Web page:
9. Bruce Brown, Miami, So.: I’m all-in on Miami as a national title contender this season, and one of the biggest reasons why is Bruce Brown. He’s a 6-foot-5 combo-guard with long arms and a physical frame, he shoots it well from three and can operate in pick-and-rolls and has a competitive fire about him that cannot be taught. I think there’s a chance that he ends up being the ACC Player of the Year this year, and if Jim Larrañaga can work his point guard magic with him, he’ll be a top ten pick in June.
10. Troy Brown, Oregon, Fr.: Brown is something of a swiss army knife in the sense that he can do a little bit of everything. He scores, he passes, he hits the glass and he does all this as a 6-foot-6 wing with a 6-foot-11 wingspan. He’ll also be playing for a team that will showcase his versatility in Oregon. On paper, he looks like a guy that should fit the positionless mold of the modern NBA quite well. Having said that, he’s not a great athlete and he’s not a great shooter, which takes some of the luster off of the idea that he can guard multipositions and spread the floor.
11. Chimezie Metu, USC, Jr.: Metu is an interesting, still-developing prospect. He’s got the physical tools to project as an NBA front court player as well as an improving offensive repertoire. The key for him is going to be seeing where he takes a step forward this offseason. He has a decent base of perimeter skills — he makes midrange jumpers and shoots 75 percent from the foul line — but ultimately he needs to extend that range and showcase more toughness in the paint, on the glass and protecting the rim.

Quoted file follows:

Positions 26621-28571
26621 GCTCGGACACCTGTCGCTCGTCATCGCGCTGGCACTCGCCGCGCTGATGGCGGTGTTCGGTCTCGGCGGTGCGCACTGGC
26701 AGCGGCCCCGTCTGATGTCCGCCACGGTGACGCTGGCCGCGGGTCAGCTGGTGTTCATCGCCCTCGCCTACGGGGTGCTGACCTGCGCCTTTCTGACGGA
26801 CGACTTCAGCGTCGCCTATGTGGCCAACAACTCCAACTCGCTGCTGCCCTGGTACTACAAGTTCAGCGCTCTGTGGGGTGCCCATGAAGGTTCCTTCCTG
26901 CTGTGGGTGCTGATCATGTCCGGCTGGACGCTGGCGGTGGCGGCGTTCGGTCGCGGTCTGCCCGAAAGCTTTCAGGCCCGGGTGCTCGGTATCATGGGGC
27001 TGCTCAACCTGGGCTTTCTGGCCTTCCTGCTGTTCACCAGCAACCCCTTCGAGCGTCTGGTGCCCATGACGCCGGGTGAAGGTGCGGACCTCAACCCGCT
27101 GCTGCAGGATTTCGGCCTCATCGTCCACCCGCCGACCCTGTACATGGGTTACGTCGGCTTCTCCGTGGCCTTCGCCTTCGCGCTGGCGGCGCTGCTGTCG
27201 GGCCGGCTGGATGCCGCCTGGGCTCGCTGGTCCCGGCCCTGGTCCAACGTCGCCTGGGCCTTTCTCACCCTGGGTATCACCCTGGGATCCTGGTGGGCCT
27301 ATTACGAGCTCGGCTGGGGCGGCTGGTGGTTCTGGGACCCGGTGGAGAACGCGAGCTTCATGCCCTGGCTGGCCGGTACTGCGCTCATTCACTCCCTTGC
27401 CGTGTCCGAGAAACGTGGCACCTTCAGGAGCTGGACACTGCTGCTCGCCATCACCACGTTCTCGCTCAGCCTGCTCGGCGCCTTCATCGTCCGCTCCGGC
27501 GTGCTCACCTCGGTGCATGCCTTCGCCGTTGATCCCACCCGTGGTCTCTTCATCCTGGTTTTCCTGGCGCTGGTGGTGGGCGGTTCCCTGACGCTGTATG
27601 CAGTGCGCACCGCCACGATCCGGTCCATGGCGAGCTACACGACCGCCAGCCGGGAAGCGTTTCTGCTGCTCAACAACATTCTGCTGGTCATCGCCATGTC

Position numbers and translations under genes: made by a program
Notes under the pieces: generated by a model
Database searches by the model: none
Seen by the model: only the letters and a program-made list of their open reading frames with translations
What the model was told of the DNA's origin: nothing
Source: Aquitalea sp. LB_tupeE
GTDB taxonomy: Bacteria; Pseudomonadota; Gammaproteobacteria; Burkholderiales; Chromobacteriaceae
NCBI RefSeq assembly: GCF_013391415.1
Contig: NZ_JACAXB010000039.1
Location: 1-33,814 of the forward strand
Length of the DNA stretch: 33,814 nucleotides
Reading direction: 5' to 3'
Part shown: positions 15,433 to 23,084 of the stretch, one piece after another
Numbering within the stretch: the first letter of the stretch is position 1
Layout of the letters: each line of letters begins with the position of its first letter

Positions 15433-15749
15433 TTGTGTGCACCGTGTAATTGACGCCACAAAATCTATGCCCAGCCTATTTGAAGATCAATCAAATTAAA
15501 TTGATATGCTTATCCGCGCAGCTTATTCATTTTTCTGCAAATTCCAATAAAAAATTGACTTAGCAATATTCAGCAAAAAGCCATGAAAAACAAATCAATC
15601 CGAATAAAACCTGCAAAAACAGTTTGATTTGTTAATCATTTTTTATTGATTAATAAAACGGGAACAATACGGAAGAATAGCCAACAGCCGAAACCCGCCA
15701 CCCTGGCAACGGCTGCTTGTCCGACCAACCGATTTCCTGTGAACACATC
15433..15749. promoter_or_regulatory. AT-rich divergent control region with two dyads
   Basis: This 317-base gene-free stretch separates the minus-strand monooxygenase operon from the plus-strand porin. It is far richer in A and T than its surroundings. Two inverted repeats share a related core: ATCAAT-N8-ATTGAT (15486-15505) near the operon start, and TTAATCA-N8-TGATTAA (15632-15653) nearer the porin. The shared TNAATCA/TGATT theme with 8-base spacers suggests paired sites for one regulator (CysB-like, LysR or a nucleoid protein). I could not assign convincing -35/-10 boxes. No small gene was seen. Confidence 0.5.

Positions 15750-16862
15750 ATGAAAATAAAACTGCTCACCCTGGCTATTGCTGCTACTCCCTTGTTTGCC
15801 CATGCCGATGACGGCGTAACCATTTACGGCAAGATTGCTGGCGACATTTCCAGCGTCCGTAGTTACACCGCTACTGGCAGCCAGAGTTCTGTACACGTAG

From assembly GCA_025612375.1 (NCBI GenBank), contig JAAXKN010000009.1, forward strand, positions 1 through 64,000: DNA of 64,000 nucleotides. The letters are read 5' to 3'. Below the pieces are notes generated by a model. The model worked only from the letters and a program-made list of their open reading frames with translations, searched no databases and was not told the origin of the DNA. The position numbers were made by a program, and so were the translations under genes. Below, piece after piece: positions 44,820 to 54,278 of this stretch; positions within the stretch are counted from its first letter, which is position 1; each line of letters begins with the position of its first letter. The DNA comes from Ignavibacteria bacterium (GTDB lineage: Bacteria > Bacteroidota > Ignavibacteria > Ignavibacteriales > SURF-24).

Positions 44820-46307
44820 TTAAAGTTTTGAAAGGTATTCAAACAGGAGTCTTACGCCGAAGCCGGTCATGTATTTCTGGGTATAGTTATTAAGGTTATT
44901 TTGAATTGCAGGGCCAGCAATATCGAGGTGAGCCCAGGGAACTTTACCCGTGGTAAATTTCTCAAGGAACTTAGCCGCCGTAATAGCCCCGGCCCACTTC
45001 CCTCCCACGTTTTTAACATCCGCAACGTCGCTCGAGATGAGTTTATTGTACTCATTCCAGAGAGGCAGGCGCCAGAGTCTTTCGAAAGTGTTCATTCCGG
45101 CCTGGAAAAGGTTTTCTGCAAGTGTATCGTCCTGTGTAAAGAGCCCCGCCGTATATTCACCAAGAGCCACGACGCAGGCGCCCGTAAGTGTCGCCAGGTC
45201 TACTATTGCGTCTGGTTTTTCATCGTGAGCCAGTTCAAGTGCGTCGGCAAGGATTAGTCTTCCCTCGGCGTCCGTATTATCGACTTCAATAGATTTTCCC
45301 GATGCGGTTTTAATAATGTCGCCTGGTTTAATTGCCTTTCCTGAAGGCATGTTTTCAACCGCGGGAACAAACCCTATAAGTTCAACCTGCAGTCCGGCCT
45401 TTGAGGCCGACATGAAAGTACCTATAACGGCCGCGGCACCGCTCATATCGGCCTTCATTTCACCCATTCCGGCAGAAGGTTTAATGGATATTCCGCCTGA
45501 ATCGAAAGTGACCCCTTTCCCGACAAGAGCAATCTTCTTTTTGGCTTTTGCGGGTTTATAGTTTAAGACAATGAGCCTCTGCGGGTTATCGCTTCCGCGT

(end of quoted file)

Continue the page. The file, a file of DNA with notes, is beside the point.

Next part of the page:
12. Collin Sexton, Alabama, Fr.: One of the best scorers at 6-foot-1 in recent memory, Sexton led the EYBL, Nike’s AAU circuit, in scoring last spring by a full eight points, nearly 30 points per game. Sexton is undersized and incredibly intense bordering on insane, which means that he’ll a fun player to watch and one that could become very popular with fans this season. The MVP of USA Basketball’s gold-medal winning U17 World Championship team last summer, Sexton has a big-game mentality as he’s one of the most competitive players in the class.
Perimeter shooting was is the shaky part of Sexton’s scoring game. He has improved it steadily over time, but that’s something he’s going to need to develop if he’s going to be a lottery pick as many project him to be.
13. Lonnie Walker, Miami, Fr.: Another one of the reasons I think that Miami is going to be awesome this season. Walker is a big, long and strong shooting guard than can play with the ball in his hands. He made 40 percent of his threes on the Nike EYBL circuit and he has the tools to be a big time defensive menace. He’s one of my favorite guards in the Class of 2017.
14. Trevon Duval, Duke, Fr.: A freakish athlete at point guard who can play well above the rim, the 6-foot-2 Duval will help stabilize the point guard position for Duke this season. Working in a reliable jump shot is going to be the big thing to watch for Duval this season. The way the point guard spot is trending, he’ll need to knock down catch-and-shoot jumpers — something that hasn’t always been reliable. There are also times that Duval can play too fast as he can be reckless with turnovers and taking tough shots. But if Duval corrects those workable mistakes, then he has a chance to get Duke to another Final Four because they have plenty of offensive weapons.